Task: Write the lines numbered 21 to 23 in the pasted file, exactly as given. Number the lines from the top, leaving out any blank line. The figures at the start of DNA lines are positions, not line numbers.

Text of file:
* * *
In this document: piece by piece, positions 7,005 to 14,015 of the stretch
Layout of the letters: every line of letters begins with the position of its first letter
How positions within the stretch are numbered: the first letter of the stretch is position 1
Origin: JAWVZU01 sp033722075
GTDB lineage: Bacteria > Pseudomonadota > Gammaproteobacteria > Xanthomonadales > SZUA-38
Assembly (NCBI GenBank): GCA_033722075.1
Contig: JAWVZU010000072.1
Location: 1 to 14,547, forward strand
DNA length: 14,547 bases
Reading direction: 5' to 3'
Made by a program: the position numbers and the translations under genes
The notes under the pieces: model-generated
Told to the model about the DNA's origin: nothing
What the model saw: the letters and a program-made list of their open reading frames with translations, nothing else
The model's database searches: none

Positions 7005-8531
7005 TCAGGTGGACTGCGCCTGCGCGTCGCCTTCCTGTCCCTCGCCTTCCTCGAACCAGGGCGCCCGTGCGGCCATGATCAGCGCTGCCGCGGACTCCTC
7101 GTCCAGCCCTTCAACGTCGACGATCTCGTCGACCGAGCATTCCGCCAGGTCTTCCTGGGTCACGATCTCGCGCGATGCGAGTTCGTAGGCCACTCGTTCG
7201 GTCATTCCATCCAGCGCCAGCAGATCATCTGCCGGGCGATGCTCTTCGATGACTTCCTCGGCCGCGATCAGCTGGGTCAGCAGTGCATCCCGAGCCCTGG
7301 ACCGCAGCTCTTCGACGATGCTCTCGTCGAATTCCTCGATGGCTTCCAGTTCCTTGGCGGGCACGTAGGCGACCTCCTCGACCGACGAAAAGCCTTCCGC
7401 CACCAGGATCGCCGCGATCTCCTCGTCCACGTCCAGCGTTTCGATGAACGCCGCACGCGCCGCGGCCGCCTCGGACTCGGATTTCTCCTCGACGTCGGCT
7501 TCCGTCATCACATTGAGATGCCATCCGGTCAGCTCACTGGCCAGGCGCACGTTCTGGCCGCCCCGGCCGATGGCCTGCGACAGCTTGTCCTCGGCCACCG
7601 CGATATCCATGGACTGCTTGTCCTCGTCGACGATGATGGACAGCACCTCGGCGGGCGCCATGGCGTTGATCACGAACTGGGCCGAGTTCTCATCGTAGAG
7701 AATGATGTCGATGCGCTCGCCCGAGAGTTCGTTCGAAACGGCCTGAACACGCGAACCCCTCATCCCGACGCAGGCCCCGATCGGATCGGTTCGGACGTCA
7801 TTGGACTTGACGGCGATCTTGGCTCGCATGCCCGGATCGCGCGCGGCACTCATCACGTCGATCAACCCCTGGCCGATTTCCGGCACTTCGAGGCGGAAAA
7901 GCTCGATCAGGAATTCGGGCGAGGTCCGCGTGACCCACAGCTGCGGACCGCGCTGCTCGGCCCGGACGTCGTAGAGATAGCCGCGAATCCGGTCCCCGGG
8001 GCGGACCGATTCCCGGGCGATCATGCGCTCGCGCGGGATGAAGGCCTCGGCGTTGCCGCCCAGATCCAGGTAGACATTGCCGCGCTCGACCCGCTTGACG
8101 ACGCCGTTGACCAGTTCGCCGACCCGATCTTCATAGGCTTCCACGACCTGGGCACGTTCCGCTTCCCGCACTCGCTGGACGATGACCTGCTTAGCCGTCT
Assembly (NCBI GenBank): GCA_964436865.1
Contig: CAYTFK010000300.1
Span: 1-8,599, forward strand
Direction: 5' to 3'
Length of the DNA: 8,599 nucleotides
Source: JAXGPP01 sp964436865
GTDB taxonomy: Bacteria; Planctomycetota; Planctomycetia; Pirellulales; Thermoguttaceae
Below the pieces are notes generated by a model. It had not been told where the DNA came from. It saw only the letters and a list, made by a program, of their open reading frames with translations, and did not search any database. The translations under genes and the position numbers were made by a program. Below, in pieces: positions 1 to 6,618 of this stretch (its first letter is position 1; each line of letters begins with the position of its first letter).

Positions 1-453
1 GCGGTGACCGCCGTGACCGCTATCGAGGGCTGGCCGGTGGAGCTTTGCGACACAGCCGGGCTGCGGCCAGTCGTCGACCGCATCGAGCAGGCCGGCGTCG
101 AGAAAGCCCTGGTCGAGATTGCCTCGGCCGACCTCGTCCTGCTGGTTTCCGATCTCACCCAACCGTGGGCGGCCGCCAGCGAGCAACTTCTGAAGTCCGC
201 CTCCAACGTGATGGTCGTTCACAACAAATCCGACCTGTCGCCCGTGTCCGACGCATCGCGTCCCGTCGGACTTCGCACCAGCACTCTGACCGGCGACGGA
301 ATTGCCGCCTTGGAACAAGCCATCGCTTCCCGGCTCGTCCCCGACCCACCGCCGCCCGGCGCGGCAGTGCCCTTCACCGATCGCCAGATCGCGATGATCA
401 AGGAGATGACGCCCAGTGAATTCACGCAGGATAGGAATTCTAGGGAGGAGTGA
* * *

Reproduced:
7401 CACCAGGATCGCCGCGATCTCCTCGTCCACGTCCAGCGTTTCGATGAACGCCGCACGCGCCGCGGCCGCCTCGGACTCGGATTTCTCCTCGACGTCGGCT
7501 TCCGTCATCACATTGAGATGCCATCCGGTCAGCTCACTGGCCAGGCGCACGTTCTGGCCGCCCCGGCCGATGGCCTGCGACAGCTTGTCCTCGGCCACCG
7601 CGATATCCATGGACTGCTTGTCCTCGTCGACGATGATGGACAGCACCTCGGCGGGCGCCATGGCGTTGATCACGAACTGGGCCGAGTTCTCATCGTAGAG